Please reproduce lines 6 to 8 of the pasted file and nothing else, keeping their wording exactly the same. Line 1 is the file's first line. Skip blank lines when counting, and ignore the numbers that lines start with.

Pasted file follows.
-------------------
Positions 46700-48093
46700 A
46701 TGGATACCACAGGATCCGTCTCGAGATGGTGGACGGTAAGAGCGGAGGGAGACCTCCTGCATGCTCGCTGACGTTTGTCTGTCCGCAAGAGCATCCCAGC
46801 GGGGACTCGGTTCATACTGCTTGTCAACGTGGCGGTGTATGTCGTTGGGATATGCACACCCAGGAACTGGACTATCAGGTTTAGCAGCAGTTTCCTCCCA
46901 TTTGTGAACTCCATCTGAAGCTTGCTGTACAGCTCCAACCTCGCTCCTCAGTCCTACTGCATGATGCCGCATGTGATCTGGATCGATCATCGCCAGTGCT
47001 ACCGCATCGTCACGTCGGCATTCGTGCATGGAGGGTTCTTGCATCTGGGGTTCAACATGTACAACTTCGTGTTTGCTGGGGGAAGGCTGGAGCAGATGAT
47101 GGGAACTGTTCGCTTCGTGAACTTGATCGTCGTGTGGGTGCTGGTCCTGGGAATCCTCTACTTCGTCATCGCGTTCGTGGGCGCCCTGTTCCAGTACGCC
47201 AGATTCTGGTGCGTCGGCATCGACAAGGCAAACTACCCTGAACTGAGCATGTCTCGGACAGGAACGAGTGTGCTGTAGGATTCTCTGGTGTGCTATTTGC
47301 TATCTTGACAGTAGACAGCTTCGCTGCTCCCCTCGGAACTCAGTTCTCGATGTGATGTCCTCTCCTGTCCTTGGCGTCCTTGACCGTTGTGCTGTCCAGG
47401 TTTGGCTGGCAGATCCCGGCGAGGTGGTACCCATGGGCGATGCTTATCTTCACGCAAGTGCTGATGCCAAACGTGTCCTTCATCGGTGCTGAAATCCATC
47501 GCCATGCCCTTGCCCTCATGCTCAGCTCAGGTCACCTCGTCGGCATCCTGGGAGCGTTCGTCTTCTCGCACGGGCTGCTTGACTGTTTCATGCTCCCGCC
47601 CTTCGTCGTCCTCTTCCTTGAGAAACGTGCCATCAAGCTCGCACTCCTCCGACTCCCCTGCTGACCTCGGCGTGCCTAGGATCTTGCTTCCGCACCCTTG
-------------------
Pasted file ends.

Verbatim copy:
47001 ACCGCATCGTCACGTCGGCATTCGTGCATGGAGGGTTCTTGCATCTGGGGTTCAACATGTACAACTTCGTGTTTGCTGGGGGAAGGCTGGAGCAGATGAT
47101 GGGAACTGTTCGCTTCGTGAACTTGATCGTCGTGTGGGTGCTGGTCCTGGGAATCCTCTACTTCGTCATCGCGTTCGTGGGCGCCCTGTTCCAGTACGCC
47201 AGATTCTGGTGCGTCGGCATCGACAAGGCAAACTACCCTGAACTGAGCATGTCTCGGACAGGAACGAGTGTGCTGTAGGATTCTCTGGTGTGCTATTTGC